Russia. Evidence points to the origin of corvée (in Russian, barshchina) during the period of Kievan Rus’. At first, bondmen were used predominantly, but in the 13th to the 15th centuries, along with the use of bondmen on large secular farms, peasant labor was used on church lands. In addition to barshchina, in the 13th to 15th centuries quitrent in kind (obrok) became widespread. From the turn of the 16th century, with the growth of commodity and money relationships, barshchina became more widespread, encompassing almost all types of farming and categories of bound peasants (especially in the 1560’s to 1580’s as a result of the so-called farming crisis). The peasants on barshchina performed several kinds of work: they cultivated the master’s fields, performed cartage duties, harvested hay, built the master’s houses and farm buildings, and carried out other tasks. The barshchina made possible the creation in Russia of a centralized state system of serfdom and the increase in feudal exploitation.

In the 17th century and in the first half of the 18th century, obrok in kind and barshchina were the main forms of feudal exploitation of the peasantry (estate, church, and crown serfs). At the same time a geographical differentiation between various forms of rent took place. The barshchina became concentrated in the Central Chernozem Zone of the country and also in districts adjoining Moscow. In the north and the east a transition to obrok in the form of money took place. The barshchina consisted of two to four days per week or one to four desiatinas (1.09–4.36 hectares) of the master’s fields. In the 17th century a new form of barshchina appeared: work on the landowner’s enterprises (such as potash, cloth, and linen). In the second half of the 18th century the regions in which the barshchina was prevalent became sharply defined. In the seven provinces of the Central Chernozem Zone (Orlov, Tula, Riazan’, Penza, Tambov, Kursk, and Voronezh), 74 percent of the privately owned serfs were on barshchina (26 percent were on obrok). In the 13 nonchernozem provinces of the Central Zone (Olonets, St. Petersburg, Moscow, Novgorod, Smolensk, Tver’, Iaro-slavl’, Kostroma, Vologda, Vladimir, Pskov, Kaluga, and Nizhnii Novgorod) barshchina included 45 percent of the peasant serfs (55 percent on obrok). Barshchina predominated in the Baltic, Byelorussia, and the Ukraine. Barshchina was preserved in the form of a tenth part of the arable land among the state peasants of Siberia. The crown (later independent) peasants and a large number of state peasants in Russia were on the money obrok. Commodity and money relations played a decisive role in the spread of barshchina. With the growth of commodity production, when the market demand and the prices of agricultural products increased constantly, the landowners’ interest in expanding their farms increased, and they began urgently transferring peasants to barshchina. Thus, barshchina no longer served a natural, ingrown economy but rather a commodity-money economy, and it therefore took on a new economic content. The duration of the barshchina was not regulated by law. In 1797 a decree was issued on the three-day barshchina, but it was not compulsory and the landowners ignored it in practice. In practice, barshchina in individual regions of Russia reached three to four and even six days per week. A new stage in the development of the barshchina was attained with the transfer of peasants to the mesiachina, according to which they received provisions from the landowner on a monthly basis and had to perform barshchina every day. The intensification of barshchina led to the collapse of peasant farming and the dispossession of lands, and it undermined the very basis of the serf-holding system, since the necessary condition of its existence was the allotment of the means of production to the direct producer.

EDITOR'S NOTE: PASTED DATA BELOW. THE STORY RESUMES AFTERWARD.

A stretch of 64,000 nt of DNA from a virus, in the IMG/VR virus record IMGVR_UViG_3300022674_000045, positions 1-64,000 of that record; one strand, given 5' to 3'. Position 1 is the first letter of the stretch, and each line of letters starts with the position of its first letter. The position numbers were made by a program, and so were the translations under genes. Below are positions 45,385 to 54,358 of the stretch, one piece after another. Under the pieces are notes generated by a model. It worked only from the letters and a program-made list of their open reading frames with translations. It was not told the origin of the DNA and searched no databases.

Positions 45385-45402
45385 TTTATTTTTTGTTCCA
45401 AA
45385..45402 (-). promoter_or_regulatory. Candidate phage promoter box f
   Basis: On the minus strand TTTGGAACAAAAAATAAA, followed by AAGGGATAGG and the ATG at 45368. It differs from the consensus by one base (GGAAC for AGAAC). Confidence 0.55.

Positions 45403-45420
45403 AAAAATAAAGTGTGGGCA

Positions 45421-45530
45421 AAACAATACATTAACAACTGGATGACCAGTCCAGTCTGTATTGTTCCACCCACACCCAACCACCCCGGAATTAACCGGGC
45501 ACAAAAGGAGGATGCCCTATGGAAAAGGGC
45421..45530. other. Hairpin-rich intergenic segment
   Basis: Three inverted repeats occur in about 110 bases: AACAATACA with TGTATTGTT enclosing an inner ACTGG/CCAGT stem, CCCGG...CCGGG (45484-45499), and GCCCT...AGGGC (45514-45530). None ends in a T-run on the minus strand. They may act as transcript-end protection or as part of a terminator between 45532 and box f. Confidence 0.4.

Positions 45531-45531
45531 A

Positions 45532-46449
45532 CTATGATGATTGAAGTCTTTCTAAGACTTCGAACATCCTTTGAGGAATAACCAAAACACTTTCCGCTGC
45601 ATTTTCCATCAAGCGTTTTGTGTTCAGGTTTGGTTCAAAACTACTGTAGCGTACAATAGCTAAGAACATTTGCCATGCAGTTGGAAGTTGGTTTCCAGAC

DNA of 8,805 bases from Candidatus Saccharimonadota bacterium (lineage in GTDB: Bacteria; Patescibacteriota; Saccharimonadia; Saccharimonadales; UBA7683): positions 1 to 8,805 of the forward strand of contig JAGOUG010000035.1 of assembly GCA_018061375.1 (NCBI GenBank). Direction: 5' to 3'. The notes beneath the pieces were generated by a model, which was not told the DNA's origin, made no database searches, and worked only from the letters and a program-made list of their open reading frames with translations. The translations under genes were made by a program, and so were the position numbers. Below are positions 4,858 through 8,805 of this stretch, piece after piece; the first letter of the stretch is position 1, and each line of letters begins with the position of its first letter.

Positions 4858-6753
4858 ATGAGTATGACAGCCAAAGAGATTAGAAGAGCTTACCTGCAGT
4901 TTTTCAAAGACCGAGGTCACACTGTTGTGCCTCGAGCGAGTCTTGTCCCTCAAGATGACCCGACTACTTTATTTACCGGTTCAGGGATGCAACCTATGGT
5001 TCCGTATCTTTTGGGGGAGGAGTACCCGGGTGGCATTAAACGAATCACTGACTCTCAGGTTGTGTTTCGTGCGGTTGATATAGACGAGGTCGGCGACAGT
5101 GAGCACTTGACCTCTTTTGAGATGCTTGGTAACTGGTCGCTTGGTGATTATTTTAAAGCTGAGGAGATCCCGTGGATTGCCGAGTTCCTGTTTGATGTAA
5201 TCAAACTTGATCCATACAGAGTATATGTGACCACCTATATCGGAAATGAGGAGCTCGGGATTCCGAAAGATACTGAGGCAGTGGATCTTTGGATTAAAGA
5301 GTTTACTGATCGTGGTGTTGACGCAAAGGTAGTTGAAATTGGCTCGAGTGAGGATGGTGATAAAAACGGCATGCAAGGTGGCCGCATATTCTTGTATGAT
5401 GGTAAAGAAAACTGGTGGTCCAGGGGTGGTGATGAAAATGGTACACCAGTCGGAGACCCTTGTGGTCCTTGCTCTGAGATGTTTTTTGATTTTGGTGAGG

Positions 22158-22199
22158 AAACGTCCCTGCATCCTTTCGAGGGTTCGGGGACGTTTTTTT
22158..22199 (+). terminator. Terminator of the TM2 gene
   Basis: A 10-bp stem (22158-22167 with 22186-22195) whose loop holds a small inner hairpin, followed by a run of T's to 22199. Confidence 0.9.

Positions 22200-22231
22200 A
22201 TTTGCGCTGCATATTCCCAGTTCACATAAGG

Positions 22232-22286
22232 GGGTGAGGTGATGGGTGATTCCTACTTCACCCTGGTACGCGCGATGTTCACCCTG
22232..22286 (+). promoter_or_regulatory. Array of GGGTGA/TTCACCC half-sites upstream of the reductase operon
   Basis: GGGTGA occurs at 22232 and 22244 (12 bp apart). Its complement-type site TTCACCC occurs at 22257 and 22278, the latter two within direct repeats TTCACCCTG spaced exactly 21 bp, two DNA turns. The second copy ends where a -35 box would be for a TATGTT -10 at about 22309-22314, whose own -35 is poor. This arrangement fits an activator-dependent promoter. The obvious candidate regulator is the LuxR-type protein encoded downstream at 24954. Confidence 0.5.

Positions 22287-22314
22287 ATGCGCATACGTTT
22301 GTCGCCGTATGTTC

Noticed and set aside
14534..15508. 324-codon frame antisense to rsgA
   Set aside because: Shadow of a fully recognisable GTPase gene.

After the abolition of serfdom in Russia in 1861, the barshchina was not liquidated: under the name of sharecropping (izdol’naia porinnost’) it was maintained for the “temporarily bound peasants.” In 1882, with the introduction of obligatory redemption, the legal status of barshchina was changed, but in essence it continued to exist in the form of a labor-rent system, which V. I. Lenin defined as “a direct survival of the barshchina economy” (Poln. sobr. soch., 5th ed., vol. 3, p. 187). At the end of the 19th century it predominated over the capitalist system in 12 chernozem and in five nonchernozem provinces. In seven provinces, both systems occupied almost identical positions. Barschchina, like other survivals of serfdom, was liquidated by the October Socialist Revolution.


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The Great Soviet Encyclopedia, 3rd Edition (1970-1979). © 2010 The Gale Group, Inc. All rights reserved.